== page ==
In removing colour from the equation, he was able to look harder at the subject. Beyond what I have said so far, is the dappled play of light. He selects his animals with care. The markings of both the rabbits and the pigs allow for a subtle change in reflected light. (The glint in the eye of both rabbits is nicely done). In this way he builds up shape. These animals, especially the rabbits, are palpable; they breathe, they digest. The colourful codes of aestheticism are some way behind him.

It is one of the problems with trying to understand Seaby that he never dated his work. There are various ways his prints can be put into order but I would say he was responding to circumstances in this group of woodcuts. Where he uses colour, with the pair of hounds, the patterning of their markings and the way they link up to each other in the composition, is carefully done. There is none of the striving for effect of a Bresslern Roth when she approached the same subject (by way of Walther Klemm). One thing I will say about Seaby, he is never trite. It is almost as if he had suddenly become ashamed of his peacock ways. He has become literal instead, propagandist even - not rabidly - but even so, the Englishman is there.



  1. i've been thinking a lot lately about that dating thing; it will never happen again. there's a sense now that everything can be preserved so it should be. the back side of that is that one's self is never engaged with the present, as there is always a capturing celphone between the veiwer and the view.

    but anyway... these are indeed lovely, charles. not only visually, but emotionally -- one can sense the actual consciousness of each different animal.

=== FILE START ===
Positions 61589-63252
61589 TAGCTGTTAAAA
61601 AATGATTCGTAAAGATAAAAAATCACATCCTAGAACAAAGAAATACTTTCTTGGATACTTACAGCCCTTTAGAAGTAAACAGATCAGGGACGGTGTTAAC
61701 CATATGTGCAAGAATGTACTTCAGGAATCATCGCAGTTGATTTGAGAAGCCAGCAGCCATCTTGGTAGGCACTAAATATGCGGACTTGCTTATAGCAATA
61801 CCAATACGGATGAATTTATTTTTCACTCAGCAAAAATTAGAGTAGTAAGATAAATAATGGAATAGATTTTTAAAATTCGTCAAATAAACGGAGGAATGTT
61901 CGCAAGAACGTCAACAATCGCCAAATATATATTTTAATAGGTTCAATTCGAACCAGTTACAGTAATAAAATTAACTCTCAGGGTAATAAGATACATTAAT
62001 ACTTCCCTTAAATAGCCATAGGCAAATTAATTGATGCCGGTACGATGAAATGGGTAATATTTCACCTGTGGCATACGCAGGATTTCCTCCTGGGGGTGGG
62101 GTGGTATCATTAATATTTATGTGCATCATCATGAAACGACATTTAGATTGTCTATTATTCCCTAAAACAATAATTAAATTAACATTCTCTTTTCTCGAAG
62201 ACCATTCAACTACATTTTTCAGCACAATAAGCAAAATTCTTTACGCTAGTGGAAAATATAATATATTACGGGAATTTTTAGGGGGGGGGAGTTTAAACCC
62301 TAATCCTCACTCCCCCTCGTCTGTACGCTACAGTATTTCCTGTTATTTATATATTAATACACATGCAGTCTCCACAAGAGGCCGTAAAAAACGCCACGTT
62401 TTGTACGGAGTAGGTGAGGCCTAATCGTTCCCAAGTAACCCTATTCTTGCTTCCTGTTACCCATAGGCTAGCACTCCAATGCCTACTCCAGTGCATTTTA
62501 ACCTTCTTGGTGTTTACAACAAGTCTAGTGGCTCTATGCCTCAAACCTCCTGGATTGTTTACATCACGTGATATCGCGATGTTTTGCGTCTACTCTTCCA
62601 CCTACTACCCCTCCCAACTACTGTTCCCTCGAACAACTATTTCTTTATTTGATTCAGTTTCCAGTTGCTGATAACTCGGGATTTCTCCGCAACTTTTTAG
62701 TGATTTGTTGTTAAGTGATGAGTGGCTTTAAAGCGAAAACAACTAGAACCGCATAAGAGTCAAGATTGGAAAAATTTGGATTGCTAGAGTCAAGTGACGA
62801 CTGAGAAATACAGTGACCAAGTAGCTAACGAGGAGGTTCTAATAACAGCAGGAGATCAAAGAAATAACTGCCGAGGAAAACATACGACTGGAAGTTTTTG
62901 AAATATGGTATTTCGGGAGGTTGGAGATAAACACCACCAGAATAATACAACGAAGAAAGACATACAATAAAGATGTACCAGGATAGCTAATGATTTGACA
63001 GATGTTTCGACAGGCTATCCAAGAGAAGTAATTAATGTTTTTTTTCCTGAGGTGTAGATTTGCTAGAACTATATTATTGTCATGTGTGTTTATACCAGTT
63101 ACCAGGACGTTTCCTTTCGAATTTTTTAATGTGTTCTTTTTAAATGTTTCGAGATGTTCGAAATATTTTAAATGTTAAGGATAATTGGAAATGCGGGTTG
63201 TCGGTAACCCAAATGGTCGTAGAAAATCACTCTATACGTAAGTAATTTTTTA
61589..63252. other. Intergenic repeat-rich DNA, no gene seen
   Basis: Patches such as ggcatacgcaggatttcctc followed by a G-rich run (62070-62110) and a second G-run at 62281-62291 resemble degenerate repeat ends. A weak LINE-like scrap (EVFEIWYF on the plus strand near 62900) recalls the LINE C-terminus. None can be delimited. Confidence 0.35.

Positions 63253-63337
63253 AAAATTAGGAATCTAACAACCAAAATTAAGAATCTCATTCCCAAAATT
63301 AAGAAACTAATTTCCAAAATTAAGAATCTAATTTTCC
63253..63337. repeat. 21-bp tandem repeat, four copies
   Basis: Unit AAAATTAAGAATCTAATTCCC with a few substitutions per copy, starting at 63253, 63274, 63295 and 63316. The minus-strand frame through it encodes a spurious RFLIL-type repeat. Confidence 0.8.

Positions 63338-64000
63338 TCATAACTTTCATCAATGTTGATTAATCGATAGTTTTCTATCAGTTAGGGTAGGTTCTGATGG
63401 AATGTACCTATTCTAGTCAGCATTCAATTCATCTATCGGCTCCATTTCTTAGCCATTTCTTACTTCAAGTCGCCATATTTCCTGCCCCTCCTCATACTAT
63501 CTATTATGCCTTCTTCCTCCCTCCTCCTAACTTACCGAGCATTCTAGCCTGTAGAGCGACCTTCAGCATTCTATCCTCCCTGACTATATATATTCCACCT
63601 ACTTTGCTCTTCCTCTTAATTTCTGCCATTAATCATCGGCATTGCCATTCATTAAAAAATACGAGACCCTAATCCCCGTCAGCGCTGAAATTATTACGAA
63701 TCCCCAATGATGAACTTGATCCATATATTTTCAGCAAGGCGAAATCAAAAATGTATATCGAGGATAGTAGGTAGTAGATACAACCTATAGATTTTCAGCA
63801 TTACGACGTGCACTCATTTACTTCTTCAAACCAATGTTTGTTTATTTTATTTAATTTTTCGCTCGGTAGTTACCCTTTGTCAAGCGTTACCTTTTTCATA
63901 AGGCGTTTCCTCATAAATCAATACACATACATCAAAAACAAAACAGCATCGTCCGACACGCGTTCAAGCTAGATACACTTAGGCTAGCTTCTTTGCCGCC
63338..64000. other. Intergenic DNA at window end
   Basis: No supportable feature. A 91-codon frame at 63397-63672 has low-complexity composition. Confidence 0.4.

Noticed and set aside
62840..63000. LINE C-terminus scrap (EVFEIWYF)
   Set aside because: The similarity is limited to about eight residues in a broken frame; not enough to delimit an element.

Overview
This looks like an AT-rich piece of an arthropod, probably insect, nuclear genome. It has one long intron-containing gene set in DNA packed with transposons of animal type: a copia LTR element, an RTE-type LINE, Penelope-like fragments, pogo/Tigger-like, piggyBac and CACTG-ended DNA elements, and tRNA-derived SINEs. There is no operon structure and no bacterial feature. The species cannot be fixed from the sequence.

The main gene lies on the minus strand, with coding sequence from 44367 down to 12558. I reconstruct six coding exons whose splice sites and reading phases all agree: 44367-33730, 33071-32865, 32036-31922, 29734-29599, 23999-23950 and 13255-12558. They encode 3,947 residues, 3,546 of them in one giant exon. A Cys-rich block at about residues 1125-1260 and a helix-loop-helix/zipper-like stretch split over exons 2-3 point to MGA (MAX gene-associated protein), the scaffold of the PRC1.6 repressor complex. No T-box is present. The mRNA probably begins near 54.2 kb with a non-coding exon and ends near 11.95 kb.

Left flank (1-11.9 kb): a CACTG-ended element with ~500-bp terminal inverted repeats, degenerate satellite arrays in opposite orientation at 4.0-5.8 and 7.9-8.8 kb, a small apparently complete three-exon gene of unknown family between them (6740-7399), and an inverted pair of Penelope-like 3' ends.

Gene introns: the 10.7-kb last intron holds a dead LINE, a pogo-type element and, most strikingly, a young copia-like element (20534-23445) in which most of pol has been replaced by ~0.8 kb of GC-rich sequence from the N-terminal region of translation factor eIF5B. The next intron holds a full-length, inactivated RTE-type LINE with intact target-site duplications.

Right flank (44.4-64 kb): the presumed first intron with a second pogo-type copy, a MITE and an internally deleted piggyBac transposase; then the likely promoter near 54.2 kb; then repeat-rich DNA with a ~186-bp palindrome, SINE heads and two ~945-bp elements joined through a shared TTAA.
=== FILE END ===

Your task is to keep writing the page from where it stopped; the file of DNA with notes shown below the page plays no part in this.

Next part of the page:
i think that maybe there is no thought in animals-- just tremendous intuition, sensitivity, and emotion; very present in each moment: each bunny a zen master.

  2. These are indeed very nice prints Charles, he reminds me of the art Theo van Hoytema (1863-1917) in many ways but most of all in delicacy.

  3. There is no denying the influence and importance of Seaby, but by comparison to many German and Austrians his works are static and not always vivid. I would say, Bresslern Roth is far the better master of the animal in the print, but mostly because her works are imbued with life, and not just reliant on colour. Seaby's place in British printmaking is solidified however so it doesn't matter much I guess. I always preferred the works of William Giles, Platt, precisely because they are such wonderful exercises in movement and colour.

  4. Well, yes, I am underwhelmed by Seaby, too, but his printing technique was very good and on occasions he produced some crackers - his bittern and heron are pretty good. But I don't go for his flying birds; they don't usually convince me. But it's the problem with being naturalist, conservationist, educationalist and artist. So many other concerns get in there. The only Seaby I ever had, I sold. Some ponies plonked on a hillside.

    The reason his reputation is solidified is because people havent't seen enough of the good stuff! Including the Germanics, as you call them.